It is almost my least favorite time of the year—holiday shopping. If there is a period of time that brings out the worst in people and companies, it is the rush to either buy or sell that "perfect" holiday gift.
The chaos is best represented by Black Friday. The day after Thanksgiving has been the traditional kick-off to the shopping season for decades. While we have been seeing decorations go up everywhere for weeks, the massive sales start Thanksgiving weekend. The Internet has even gotten into the "spirit" of the season by creating a Cyber Monday full of specials for the online retailers.
I hate it all. The crowds, the pushing, the shoving, the long lines and the insistence of retailers that their staff needs to work instead of spending the Thanksgiving holiday with their family. It is horrible.
And it works.
The crowds show up every year. The retailers advertise some spectacular specials that apply to a limited number of items. Once you are in the store, that item is invariably sold out. It doesn’t matter as there are numerous other deals to allow you to spend your money. After spending all that time fighting crowds, most people don’t want to leave empty-handed simply to go fight the same battle elsewhere.
We could all learn something from this.
Focus on getting people to show up
The goal of the massive discounts on a limited number of items and the early opening times is to entice people into the store. It is all aimed to show enough value to get people’s attention. Once they are in the store, the odds are that the store’s goals of making a lot of sales will be met.
We need to do the same thing in content management. Organizations always focus on the rules and the outcomes of content. There hasn’t been enough energy spent getting people to put all their content into the system in the first place.
Why are the enterprise file sync and share (EFSS) companies, like Dropbox and Box, growing so fast? Because they entice people with the ease of use and the ability to access and share their content anywhere on any device. Seamlessly. Traditional vendors make similar claims. If you have used their tools, you can tell they don’t know what seamless means.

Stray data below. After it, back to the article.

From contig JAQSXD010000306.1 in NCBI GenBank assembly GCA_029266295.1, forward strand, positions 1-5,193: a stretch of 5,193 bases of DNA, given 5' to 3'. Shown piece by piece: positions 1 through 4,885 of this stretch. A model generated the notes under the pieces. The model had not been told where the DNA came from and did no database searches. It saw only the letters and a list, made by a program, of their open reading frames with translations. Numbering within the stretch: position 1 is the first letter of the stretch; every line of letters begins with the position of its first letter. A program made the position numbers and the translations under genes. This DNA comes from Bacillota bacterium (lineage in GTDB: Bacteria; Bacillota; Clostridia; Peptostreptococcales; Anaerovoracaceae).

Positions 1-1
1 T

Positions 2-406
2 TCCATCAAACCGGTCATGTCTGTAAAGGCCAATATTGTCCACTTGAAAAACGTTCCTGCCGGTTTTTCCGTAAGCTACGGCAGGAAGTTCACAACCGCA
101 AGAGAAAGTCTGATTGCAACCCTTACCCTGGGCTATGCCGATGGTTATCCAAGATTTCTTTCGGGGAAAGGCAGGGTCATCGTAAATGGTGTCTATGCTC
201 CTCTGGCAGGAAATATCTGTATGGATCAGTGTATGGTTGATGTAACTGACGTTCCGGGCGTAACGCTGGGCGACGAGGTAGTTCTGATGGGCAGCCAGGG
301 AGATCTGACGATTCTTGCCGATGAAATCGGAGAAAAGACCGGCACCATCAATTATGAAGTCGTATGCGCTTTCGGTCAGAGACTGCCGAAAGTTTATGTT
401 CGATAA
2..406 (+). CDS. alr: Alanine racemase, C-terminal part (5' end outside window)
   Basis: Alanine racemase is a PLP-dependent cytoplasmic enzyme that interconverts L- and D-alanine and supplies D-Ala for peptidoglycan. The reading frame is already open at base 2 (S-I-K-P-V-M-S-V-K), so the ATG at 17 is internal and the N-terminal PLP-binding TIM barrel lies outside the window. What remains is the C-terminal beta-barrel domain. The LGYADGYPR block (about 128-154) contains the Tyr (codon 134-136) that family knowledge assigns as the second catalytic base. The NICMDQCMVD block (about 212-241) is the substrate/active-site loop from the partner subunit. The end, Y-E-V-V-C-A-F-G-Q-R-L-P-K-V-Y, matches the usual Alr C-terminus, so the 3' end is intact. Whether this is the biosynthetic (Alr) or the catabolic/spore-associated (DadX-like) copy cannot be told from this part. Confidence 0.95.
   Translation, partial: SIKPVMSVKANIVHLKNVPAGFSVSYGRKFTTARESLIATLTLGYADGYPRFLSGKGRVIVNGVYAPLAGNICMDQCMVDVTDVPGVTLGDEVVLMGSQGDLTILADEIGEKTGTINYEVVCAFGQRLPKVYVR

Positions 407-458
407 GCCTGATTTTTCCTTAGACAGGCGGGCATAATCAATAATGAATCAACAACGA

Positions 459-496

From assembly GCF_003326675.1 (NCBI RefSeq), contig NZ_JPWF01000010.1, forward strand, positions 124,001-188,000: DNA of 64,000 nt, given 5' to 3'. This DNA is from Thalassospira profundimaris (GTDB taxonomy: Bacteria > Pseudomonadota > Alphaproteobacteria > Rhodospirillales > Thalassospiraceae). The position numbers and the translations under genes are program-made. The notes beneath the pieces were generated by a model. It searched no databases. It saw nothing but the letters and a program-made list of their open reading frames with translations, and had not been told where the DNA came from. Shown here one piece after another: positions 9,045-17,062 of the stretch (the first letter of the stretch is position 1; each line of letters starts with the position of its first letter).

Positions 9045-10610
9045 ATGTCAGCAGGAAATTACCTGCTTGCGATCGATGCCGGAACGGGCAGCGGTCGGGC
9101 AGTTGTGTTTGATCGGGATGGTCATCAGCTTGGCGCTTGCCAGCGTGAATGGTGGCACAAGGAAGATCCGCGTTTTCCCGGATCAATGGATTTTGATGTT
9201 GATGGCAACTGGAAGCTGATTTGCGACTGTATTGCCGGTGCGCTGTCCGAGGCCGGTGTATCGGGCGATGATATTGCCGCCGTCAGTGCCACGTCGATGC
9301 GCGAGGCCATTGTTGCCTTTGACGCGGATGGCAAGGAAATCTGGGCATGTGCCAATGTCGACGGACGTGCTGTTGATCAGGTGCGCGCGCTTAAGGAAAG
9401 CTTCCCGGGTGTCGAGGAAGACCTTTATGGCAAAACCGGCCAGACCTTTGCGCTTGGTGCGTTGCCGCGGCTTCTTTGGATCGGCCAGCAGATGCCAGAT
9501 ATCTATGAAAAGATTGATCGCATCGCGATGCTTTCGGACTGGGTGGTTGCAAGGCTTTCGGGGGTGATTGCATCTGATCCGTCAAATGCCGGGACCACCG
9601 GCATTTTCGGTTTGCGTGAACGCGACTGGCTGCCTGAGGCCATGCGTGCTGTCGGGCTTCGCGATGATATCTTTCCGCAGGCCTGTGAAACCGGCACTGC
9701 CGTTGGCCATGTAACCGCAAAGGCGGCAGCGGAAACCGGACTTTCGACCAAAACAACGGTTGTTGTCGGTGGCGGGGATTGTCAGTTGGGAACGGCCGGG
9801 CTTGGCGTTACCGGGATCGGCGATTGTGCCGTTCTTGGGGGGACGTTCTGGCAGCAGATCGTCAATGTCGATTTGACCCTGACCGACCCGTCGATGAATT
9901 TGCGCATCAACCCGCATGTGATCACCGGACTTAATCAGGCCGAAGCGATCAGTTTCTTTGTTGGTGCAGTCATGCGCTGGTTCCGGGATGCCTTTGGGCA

This is the right initial approach to content management. Get people using the system. Get them used to saving content into a system controlled by the organization. Like a good retailer, you need to make sure that adequate security and privacy protections are in place but those need to be transparent to people.
You can ask users to classify content when they save by using a file structure and a couple pieces of metadata. While many claim a file structure is unnecessary, it is a familiar concept that has the benefit of applying metadata to content without people realizing they are doing it.
Once you are collecting all of the content, then you can start worrying about retention. With all that content, auto-classification engines can be trained. Even if they are only 90% accurate (most claim higher rates), the odds of any organization capturing 75% of their content using current measures, much less classifying it correctly, is astronomical.
The most exciting part of auto-classification engines is that they get smarter. As they learn, you can analyze older content again to improve upon that 90% accuracy.
Progress is not limited to new content.
You cannot manage what you don’t have
That is the beauty of all of this. The technology is evolving to the point where we can perform all the classification, control and disposition of content without locking ourselves into those processes on day one. More importantly, the people using the system don’t have to learn any burdensome system. They can simply do their work and let the machines do the rest.
Our jobs are not to delete content as soon as it reaches a certain date. It is to protect it for the organization so that it can be found and used when needed. If we keep something longer than is necessary but the overhead of keeping it is nil, what does it matter?
I do not care if the systems are not perfect now. I know that if we can capture it and do some basic classification now, we can perfect the processes over time.
Go out there. Talk to the people. Make their jobs easier. When they put all their content into your system, your job will be easier.
And we can enjoy the holidays.
Laurence Hart is a proven leader in content and information management, with nearly two decades of experience solving the challenges organizations face as they implement and deploy information solutions. Follow Mr. Hart on his blog, Word of Pie, or on Twitter @piewords.